Radiology Rounds #16

Clinical History

A 16 y.o girl comes to the office accompanied by her mother. They both report that over the last few years, the teenager has developed a progressive hunchback with intermittent mid-thoracic pain. The patient reports that the deformity has become cosmetically unacceptable to her, and that she wants it corrected. She is otherwise in excellent health, and specifically denies any fevers, chills, sweats, skin rashes, abdominal pain, peripheral arthritis, or nocturnal back pain.

Physical examination reveals a healthy young woman with a pronounced thoracic kyphosis, anteriorly positioned shoulders, and a slight forward protrusion of the head. Her hamstring muscles are tight as well. Her deformity remains fixed through flexion and extension, and there is no spinal tenderness to palpation. A routine laboratory evaluation is unremarkable. PA and lateral spine films are obtained.

Radiographic Films

xray image
Film 1

xray image
Film 2

Radiographic Findings

Her spine films reveal an exaggerated thoracic kyphosis with anterior wedging (loss of height) of the thoracic vertebrae and reactive sclerosis (red arrows). The vertebral endplates have markedly irregular contours that the radiologist reported as epiphysitis. Indentations in the vertebral contours (schmorls nodes) are noted as well (yellow arrows).

xray image
Film 1

xray image
Film 2

Diagnosis and Discussion

Correct Diagnosis: Scheuermann Kyphosis

Scheuermanns kyphosis was first described in 1921 in adolescent patients with marked thoracic kyphosis and was initially termed kyphosis dorsalis juvenilis. It is a relatively common cause of juvenile kyphosis, affecting between 1-8% of the population by some estimates. It is generally discovered in young adolescents when they present with increased kyphosis, intermittent back pain, or both. The etiology of Scheuermanns disease is unknown, although the presence of cartilaginous (Schmorls) nodes indicating intervertebral disk herniation through the end plate suggests that congenital weakness of the end plates may be a possible mechanism. Altered biomechanical loading and juvenile osteoporosis have also been proposed as potential etiologies as well.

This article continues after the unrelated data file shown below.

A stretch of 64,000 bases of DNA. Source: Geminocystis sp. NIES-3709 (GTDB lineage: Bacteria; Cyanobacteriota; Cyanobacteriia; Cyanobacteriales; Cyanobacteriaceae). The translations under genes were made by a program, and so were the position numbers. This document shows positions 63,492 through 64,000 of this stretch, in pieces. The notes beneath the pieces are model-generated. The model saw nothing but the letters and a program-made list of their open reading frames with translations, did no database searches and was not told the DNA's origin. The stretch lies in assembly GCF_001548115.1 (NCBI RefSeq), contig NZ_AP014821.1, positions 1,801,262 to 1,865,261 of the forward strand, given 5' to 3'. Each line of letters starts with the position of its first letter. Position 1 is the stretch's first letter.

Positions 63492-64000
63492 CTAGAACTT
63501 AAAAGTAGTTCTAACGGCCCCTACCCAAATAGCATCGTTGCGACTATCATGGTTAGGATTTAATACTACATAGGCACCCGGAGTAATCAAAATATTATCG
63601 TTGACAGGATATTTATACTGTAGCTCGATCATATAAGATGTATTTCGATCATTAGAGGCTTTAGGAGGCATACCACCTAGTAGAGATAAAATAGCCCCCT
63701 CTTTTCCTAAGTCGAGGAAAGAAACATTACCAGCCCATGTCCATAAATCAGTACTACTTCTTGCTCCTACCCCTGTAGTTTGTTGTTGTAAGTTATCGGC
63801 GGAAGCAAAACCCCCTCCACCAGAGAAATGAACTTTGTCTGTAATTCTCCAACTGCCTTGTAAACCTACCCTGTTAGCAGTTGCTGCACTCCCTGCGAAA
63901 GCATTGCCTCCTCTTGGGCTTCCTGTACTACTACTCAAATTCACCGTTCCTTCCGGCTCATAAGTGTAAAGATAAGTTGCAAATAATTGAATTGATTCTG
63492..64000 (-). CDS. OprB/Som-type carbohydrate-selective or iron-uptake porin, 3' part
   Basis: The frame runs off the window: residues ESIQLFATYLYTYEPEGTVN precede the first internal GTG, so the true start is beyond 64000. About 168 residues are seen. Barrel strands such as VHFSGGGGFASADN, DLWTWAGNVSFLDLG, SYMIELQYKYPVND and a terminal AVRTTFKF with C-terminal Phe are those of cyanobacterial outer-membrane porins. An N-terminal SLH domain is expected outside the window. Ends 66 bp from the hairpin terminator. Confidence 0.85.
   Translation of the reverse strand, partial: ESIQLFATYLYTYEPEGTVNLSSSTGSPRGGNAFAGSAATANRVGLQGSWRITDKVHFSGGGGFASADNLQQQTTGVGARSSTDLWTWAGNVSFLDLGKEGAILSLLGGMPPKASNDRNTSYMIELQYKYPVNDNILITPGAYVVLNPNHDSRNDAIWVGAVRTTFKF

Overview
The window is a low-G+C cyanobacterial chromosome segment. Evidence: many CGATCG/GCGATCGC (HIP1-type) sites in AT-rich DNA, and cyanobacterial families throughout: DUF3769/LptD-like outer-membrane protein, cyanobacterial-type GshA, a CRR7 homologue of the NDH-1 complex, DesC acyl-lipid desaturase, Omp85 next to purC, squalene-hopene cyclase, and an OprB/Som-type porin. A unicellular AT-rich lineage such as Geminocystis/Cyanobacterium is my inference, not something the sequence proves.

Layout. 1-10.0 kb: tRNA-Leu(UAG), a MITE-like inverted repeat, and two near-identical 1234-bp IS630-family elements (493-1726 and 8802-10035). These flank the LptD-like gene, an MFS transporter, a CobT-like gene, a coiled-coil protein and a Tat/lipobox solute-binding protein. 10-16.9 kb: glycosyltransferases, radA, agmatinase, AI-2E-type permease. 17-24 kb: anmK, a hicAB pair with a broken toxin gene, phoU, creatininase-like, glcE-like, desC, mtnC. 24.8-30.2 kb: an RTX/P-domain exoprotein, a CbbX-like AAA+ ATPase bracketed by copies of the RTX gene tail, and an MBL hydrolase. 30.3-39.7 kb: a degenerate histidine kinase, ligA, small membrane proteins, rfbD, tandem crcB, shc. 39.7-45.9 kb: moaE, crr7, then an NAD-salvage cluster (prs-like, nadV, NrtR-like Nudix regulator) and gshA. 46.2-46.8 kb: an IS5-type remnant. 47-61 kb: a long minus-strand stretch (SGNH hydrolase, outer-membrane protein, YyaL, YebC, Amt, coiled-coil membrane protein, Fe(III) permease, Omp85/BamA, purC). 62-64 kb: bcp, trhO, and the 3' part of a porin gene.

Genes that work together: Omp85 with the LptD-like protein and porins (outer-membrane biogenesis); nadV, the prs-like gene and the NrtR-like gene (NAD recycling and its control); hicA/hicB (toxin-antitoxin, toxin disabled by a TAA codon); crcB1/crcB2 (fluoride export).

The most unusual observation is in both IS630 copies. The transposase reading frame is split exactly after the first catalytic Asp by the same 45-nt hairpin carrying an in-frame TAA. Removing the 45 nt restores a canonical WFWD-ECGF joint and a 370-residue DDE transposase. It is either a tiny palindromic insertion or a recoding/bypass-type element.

The typical radiographic findings include anterior vertebral wedging, Scmorls nodes, endplate irregularities, and kyphosis, usually in the thoracic spine. The diagnosis is made when at least three adjacent vertebrae demonstrate >50 of wedging. A subgroup of more athletic and active patients has been described with disease limited to the lumbar spine (apprentice kyphosis), with increased loading of an immature spine thought to be the major pathophysiologic mechanism accounting for the damage seen. The kyphosis in this condition is smooth and rounded; an acute angular kyphosis on X-ray suggests infection or fracture.

Treatment for the pain associated with Scheuermanns kyphosis is usually symptomatic, and as a first step includes physical therapy and bracing. Corrective surgery is performed with excellent results in patients with severe (>75%) kyphosis, intractable pain, or in those where the deformity is causing too great a psychological strain. Patients do quite well on long term follow up regardless of the treatment modality selected, and the condition is not associated with any increased risk of systemic illness or malignancy.


  1. Wenger DR, Frick SL. Scheuermann kyphosis. Spine 24(24):2630-9, 1999.
  2. Soo CL, Noble PC, Esses SI. Scheuermann kyphosis: long-term follow-up. Spine J 2(1):49-56, 2002.
  3. Resnick D, Niwayama G. Intravertebral disk herniations: cartilaginous (Schmorl’s) nodes. Radiology 126(1):57-65, 1978.

Updated: July 9, 2012

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